Wednesday, February 11, 2009

Horses and Highways: Not a good combination

So my mailbox is full of the story about how the guy who was traveling across the country in a horse-drawn wagon got hit by a semi. Video (non-gory, prior to the accident) at the link. Another news story.

While this is a sad story and I hope that he and the remaining horses will recover, it brings up a point I almost brought up again when we did the carriage horse story -- which is that I do not believe horses and cars are ever a good mix. I mean, look at the video -- it looks like an accident waiting to happen, and it was.

Sure, many of us grew up in the days when it was safe enough to ride your horse to town for an ice cream cone. Even today, I have a neighbor who rides his horse down the road. We all know to watch for him, slow down and pull wide, and nobody on our street drives like a fool. But it's a 35 mph in the country - not a highway with semi trucks!

Riding or driving a horse on heavily-trafficked roads is a recipe for disaster, in my never-humble-opinion. Look at the dangers we face on the roads. Drunk drivers? Everywhere. Stoned drivers? Check. People jabbering away on cell phones, texting, arguing with their spouse or trying to discipline their kids in the back seat? Everywhere. The only reason I feel semi-safe on the roads is the large hunk of good old fashioned metal that encases me and helps protect me from the idiots. On a horse, I would have no such protection - and neither would the horse.

Every time a car and a horse tangle, the horse loses. That's a fact.

Putting a vehicle that travels 3 mph on roads with vehicles that travel 60 mph is a very bad idea. You can scream all day that it's legal and that other drivers should simply be more careful, but that doesn't change the reality that you've set yourself up for a bad accident. At least with the carriage horses, everybody is going slowly, in downtown traffic and there is a lot of pedestrian traffic as well, so drivers are more likely to be on the lookout for obstacles. (I'm still not crazy about it, but it's not as bad as driving them down a 60 mph highway)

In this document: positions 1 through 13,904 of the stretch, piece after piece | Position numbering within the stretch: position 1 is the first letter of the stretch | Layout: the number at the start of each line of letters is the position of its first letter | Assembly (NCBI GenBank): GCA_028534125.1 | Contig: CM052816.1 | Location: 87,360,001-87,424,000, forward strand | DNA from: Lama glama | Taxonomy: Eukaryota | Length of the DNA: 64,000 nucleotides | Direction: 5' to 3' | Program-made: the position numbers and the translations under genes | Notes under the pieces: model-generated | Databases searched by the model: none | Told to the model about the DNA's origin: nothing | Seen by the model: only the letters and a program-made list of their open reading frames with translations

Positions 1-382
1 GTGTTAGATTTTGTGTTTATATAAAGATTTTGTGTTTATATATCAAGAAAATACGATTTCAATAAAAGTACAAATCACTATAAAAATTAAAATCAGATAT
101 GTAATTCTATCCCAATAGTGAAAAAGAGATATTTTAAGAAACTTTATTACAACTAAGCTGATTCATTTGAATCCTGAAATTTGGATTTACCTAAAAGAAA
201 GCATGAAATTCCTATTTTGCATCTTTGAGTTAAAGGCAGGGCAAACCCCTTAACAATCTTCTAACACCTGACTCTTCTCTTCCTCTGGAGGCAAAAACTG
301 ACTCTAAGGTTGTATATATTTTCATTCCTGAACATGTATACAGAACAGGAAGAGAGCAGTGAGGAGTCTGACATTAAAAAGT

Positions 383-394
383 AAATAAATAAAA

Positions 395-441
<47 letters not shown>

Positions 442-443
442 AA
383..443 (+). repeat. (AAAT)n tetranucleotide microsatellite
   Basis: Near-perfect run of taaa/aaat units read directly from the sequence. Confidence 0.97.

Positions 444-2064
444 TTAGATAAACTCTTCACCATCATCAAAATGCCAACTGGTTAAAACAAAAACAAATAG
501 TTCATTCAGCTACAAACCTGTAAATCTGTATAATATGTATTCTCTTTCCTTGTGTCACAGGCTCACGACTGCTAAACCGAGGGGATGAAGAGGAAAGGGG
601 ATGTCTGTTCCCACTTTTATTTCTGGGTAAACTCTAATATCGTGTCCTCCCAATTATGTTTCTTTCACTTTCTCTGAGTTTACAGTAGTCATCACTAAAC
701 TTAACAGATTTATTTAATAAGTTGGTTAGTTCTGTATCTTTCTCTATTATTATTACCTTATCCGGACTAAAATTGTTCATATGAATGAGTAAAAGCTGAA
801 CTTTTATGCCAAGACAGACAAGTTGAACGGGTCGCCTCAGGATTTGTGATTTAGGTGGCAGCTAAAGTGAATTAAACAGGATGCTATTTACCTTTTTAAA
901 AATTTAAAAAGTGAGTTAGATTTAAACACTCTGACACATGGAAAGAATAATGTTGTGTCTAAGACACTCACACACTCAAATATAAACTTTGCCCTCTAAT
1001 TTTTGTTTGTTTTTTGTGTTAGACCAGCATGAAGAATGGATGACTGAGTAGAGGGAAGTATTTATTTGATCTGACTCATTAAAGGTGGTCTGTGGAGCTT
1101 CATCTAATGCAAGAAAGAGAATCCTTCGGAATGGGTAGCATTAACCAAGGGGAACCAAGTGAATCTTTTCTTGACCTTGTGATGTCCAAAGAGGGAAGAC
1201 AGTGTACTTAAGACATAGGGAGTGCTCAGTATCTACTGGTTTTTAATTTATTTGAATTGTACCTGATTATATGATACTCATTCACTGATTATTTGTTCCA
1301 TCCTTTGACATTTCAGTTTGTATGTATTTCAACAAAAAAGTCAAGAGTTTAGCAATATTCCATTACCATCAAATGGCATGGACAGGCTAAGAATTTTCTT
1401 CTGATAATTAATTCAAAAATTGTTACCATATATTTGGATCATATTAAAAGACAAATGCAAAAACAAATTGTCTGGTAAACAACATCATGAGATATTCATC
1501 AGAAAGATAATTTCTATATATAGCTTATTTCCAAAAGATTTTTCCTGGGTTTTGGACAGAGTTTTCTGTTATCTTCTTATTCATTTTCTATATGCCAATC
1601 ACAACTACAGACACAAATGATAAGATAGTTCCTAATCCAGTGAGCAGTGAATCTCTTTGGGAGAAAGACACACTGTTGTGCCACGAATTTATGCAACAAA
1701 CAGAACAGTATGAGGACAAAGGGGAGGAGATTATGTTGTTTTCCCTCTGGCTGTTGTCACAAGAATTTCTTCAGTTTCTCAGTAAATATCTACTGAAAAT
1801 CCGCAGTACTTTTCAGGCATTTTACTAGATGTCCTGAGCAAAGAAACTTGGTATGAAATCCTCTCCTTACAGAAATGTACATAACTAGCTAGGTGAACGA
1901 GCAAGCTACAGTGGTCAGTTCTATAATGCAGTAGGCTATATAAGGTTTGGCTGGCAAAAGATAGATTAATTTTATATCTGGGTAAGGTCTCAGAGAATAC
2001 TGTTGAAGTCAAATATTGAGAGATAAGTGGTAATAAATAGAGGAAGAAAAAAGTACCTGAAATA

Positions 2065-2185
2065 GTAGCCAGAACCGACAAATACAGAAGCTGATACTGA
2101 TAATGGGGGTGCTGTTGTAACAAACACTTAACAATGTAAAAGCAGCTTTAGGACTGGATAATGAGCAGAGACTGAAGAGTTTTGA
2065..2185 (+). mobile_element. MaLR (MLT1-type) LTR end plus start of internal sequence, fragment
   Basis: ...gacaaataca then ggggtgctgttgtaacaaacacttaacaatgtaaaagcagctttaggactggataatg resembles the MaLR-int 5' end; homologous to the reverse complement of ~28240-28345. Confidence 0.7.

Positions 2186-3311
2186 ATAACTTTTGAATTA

The world is full of arenas to ride horses in, and trails of all sorts - well maintained or rocky and challenging if that's more your speed. There are wide fields with no vehicular traffic. I simply don't understand the appeal of riding or driving a horse around cars, when we all know how people drive and what kind of damage a typical car can do to flesh and bone (much less a semi!).

"Bob Skelding, 49, was driving his team of horses on a stretch of roadway that had little or no shoulder. Two 18-wheelers traveling side-by-side crested a hill, and one of the trucks hit the RV from behind."

Yeah, I feel sorry for him. But I feel more sorry for the horses, who did not sign on for this ill-considered journey and now are dead or suffering as a result. And I feel sorry for the semi driver, who had no reason to believe he was about to encounter a vehicle moving way below the speed limit over the top of that hill, and now has suffered a traumatic accident that I am sure will haunt him forever.

C'mon's 2009, not 1909. There are better places to ride and drive your horses. Stay off of busy roads! If you want to "slow down" your life, WALK across the country.

P.S. For any newbies to the blog, I've posted before that I care about horses' welfare much more than I care about human feelings. Horses are innocents who cannot protect themselves, and humans do not die from hurt feelings. So feel free to tell me I'm just horrible to criticize a man who's in the ICU but it won't change my feelings on the matter.